(a) Theory dictates that if iron is employed in armatures, it must be slit or laminated, so as to prevent the generation of Foucault currents. Such iron cores should be structurally divided in planes normal to the circuits round which electromotive force is induced; or should be divided in planes parallel to the lines of force and to the direction of the motion. Cores built up of varnished iron wire, or of thin disks of sheet - iron separated by varnish, asbestos paper, or mica, partially realize the required condition.

(b) Armature cores should be so arranged that the direction of polarity of their magnetization is never abruptly reversed during their rotation. If this precaution is neglected, the cores will be heated.

Armature Coils

(a) All needless resistance should be avoided in armature coils, as hurtful to the efficiency of the machine. The wires should be as short and thick as is consistent with obtaining the requisite electromotive force, without requiring an undue speed of driving.

(b) The wire should be of the best electric conductivity. The conductivity of good copper is so nearly equal to that of silver (over 96 per cent.), that it is not worth while to use silver wires in the . armature coils of dynamos.

(c) In cases where copper rods or strips are used instead of wires, care must be taken to avoid Foucault currents by laminating such conductors, or slitting them in planes parallel to the electromotive force; i.e. in planes perpendicular to the lines of force and to the direction of the rotation.

(d) In dynamos of the first class, when used to generate currents in one direction, since the currents generated in the coils are doing half their motion inverse to those generated during the other half of their motion, a commutator or collector of some kind must be used. In any single coil without a commutator, the alternate currents would be generated in successive revolutions, if the coil were destitute of self - induction currents. But if by the addition of a simple split - tube commutator, the alternate halves of these currents are reversed, so as to rectify their direction through the rest of the circuit, the resultant currents will not be continuous, but will be of one sign only, there being 2 currents generated during each revolution of the coil. If 2 coils are used at right angles to each other's planes, so that one comes into the position of best action, while the other is in the position of least action (one being normal to the lines of force when the other is parallel to them), and their actions be superposed, the result will be to give a current which is continuous but not steady, having 4 slight undulations per revolution.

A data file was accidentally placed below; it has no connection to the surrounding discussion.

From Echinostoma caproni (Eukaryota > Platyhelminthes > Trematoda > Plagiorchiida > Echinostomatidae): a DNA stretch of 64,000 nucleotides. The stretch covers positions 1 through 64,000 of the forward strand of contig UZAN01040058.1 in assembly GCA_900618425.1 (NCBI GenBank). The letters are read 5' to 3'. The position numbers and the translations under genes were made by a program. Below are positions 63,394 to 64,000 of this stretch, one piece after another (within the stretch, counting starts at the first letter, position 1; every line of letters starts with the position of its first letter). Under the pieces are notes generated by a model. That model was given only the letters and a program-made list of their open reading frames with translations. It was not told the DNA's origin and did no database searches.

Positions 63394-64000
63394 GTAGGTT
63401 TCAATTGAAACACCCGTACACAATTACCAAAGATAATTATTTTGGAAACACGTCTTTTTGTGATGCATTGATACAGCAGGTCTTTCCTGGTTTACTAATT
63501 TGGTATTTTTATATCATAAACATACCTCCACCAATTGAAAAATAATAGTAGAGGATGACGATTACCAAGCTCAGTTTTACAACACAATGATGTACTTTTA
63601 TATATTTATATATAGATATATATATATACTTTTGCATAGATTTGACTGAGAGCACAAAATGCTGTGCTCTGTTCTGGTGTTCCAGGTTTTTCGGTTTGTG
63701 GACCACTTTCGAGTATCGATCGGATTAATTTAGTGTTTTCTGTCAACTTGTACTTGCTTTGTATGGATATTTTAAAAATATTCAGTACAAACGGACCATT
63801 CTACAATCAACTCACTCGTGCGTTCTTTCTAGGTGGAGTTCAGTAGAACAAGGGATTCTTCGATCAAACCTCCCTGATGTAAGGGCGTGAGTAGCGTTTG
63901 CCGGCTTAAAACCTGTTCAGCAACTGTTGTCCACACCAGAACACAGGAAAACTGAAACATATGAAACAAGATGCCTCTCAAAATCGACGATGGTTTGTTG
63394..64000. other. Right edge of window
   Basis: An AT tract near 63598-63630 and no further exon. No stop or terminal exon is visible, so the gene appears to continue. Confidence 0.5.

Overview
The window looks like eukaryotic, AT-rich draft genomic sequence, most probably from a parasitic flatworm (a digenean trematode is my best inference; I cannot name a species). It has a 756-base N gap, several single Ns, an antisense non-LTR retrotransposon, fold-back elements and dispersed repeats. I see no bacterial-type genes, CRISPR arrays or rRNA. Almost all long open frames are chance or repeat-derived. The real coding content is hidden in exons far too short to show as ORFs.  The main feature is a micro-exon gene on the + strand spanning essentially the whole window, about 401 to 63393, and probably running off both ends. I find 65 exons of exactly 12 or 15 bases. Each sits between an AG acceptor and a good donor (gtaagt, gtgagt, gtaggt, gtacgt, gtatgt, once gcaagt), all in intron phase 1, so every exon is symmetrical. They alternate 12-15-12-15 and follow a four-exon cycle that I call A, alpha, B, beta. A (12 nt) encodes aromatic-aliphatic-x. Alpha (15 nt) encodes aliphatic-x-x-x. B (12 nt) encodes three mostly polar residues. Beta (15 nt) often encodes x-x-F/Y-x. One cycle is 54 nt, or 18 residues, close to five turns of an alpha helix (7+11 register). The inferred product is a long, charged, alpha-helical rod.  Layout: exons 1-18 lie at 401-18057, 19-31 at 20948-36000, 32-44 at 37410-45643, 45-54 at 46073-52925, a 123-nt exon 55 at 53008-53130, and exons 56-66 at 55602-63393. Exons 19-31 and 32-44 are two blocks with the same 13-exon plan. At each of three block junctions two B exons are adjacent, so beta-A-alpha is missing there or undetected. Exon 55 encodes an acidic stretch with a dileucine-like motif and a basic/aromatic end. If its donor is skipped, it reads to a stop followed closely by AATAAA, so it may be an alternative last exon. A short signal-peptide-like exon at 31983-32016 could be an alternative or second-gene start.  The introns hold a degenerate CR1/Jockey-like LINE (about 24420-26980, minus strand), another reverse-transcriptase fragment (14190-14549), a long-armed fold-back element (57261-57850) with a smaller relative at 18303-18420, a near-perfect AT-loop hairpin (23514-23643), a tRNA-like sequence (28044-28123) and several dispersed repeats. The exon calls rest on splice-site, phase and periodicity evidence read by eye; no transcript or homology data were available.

If any larger number of separate coils is used, and their effects, occurring at regular intervals, be superposed, a similar curve will be obtained, but with summits proportionately more numerous and less elevated. When the number of coils used is very great, and the overlappings of the curves are still more complete, the row of summits will form practically a straight line, or the whole current will be practically constant.

(e) The rotating armature coils ought to be divided into a large number of sections, each coming in regular succession into the position of best action.

(f) If these sections, or coils, are independent of each other, each coil, or diametrical pair of coils, must have its own commutator. If they are not independent, but are wound on in continuous connection all round the armature, a collector is needed, consisting of parallel metallic bars as numerous as the sections, each bar communicating with the end of one section and the beginning of the next.

(g) In any case, the connections of such sections and of the commutators or collectors should be symmetrical round the axis; if not, the induction will be unequal in the parts that successively occupy the same positions with respect to the field - magnets, giving rise to inequalities in the electromotive force, sparking at the commutator or collector, and other irregularities.

(A) Where the coils are working in series, it is advantageous to arrange the commutator to cut out the coil that is in the position of least action, as the circuit is thereby relieved of the resistance of an idle coil. But no such coil should be short - circuited to cut it out. Where the coils are working in parallel, cutting out an idle coil increases the resistance, but may be advisable to prevent heating from waste currents traversing it from the active coils.

(i) In the case of pole - armatures, the coils should be wound on the poles rather than on the middles of the projecting cores; since the variations in the induced magnetism are most effective at or near the poles.

(j) Since it is impossible to reduce the resistance of the armature coils to zero, it is impossible to prevent heat being developed in those coils during their rotation; hence it is advisable that the coils should be wound with air spaces in some way between them, that they may be cooled by ventilation.

(k) The insulation of the armature coils should be ensured with particular care, and should be carried out as far as possible with mica and asbestos, or other materials not liable to be melted, if the armature coils become heated.